Essentially different from the more conformist contributions of the same volume on Persian and other Iranian literatures of Central Asia (see my review of the papers by H. Javadi and others, supra 536), this short synthesis on Turkic literatures in Central Asia begins with a useful clarification on the traditional notion of literature in this part of the world (Arabic and Persian adabiyyat—an art of living based on a corpus of texts providing practical standards of conduct—being opposed to the Russian literatura—a necessary practical skill taught in schools, with strong bureaucratic connotations after Russian colonisation and the Soviet period).  According to a dichotomy non devoid of ethnic essentialism, the paper is divided into two equal chapters devoted respectively to two worlds dialectically opposed: on the first hand, “urban literature”—that of the oasis civilisation (present-day Uzbekistan), allegedly characterised by submission to or revolt against an ominous political power—, and one the other hand “the literature of the steppe and mountains”—namely, present-day Kyrgyzstan: the domain of freedom and intensely close contact with nature (see the author’s eloquent paragraph on Taktogul Satïlganov’s childhood “amid horses, yaks and sheep” [p. 918]).  Beyond the discussable validity of these romantic and highly problematic categories, the paper provides a substantial and vivid insight on the history (in particular on the chronology and significant dates) of modern Turkic literatures in the specific social and political contexts of Russian and Soviet Central Asia.  It remains perhaps to be deplored that, as far as the author has chosen to focus his paper on Uzbek and Kyrgyz literatures (through Aitmatov, a Russian-language novelist, as far as Kyrgyz literature is concerned), other modern and contemporary Turkic languages and literatures (notably Kazakh, Turkmen, and Uighur) are not represented in this volume of the History of Civilizations of Central Asia.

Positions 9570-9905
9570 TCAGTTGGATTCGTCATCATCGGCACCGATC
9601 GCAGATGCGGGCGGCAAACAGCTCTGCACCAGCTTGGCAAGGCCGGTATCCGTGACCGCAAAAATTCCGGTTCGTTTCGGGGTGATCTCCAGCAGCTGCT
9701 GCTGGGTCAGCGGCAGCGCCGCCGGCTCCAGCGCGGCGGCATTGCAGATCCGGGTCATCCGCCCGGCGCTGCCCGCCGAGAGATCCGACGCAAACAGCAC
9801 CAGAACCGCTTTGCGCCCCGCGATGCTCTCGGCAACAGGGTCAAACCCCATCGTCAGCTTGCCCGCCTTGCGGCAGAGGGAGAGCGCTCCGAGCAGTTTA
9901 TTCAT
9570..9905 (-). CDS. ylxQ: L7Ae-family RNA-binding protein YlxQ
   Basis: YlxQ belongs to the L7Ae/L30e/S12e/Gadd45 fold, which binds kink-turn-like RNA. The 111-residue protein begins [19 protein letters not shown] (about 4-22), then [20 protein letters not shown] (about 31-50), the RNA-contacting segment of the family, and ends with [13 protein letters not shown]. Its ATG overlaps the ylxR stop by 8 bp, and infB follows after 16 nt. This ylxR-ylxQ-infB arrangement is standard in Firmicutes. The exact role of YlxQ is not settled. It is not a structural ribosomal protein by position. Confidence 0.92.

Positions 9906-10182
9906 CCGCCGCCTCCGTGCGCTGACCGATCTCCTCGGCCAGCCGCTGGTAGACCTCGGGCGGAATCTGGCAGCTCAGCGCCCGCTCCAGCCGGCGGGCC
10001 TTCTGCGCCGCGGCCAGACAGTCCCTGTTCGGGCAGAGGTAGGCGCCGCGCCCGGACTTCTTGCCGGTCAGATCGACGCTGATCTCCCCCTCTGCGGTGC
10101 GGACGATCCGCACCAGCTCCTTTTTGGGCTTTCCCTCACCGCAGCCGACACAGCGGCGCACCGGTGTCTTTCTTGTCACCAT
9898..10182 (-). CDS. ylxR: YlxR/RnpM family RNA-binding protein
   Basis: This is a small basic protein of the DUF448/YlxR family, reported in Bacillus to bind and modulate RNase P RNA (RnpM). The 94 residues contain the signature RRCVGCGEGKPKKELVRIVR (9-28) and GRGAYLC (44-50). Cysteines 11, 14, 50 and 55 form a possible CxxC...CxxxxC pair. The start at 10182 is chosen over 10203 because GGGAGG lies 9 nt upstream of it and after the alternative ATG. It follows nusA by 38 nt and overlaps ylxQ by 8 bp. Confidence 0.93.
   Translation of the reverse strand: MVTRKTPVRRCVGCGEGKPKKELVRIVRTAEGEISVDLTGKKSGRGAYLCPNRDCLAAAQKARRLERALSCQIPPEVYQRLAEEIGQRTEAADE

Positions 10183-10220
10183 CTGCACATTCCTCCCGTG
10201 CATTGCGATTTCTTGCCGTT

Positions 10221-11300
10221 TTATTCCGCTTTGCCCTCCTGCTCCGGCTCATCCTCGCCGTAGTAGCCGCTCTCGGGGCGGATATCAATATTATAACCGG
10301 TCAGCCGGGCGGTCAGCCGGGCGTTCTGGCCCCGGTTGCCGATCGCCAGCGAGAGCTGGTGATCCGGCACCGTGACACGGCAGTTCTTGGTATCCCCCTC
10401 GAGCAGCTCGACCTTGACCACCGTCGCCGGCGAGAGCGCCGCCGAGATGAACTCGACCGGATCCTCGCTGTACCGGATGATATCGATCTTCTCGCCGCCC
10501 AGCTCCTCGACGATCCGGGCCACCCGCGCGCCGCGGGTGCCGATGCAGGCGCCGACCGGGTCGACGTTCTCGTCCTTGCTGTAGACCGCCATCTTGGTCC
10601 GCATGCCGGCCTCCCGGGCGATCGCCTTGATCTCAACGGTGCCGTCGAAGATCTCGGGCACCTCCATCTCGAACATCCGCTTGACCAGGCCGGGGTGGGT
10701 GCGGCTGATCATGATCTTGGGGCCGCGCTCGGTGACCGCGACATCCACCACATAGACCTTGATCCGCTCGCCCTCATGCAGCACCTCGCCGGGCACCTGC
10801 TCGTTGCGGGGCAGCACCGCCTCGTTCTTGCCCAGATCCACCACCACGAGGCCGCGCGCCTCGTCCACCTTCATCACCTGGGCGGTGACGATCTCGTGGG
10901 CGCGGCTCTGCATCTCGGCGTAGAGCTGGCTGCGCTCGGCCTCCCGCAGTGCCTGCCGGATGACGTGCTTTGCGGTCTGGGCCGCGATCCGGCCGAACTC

Stéphane A. Dudoignon, National Centre for Scientific Research, Paris
CER: I-6.3.A-564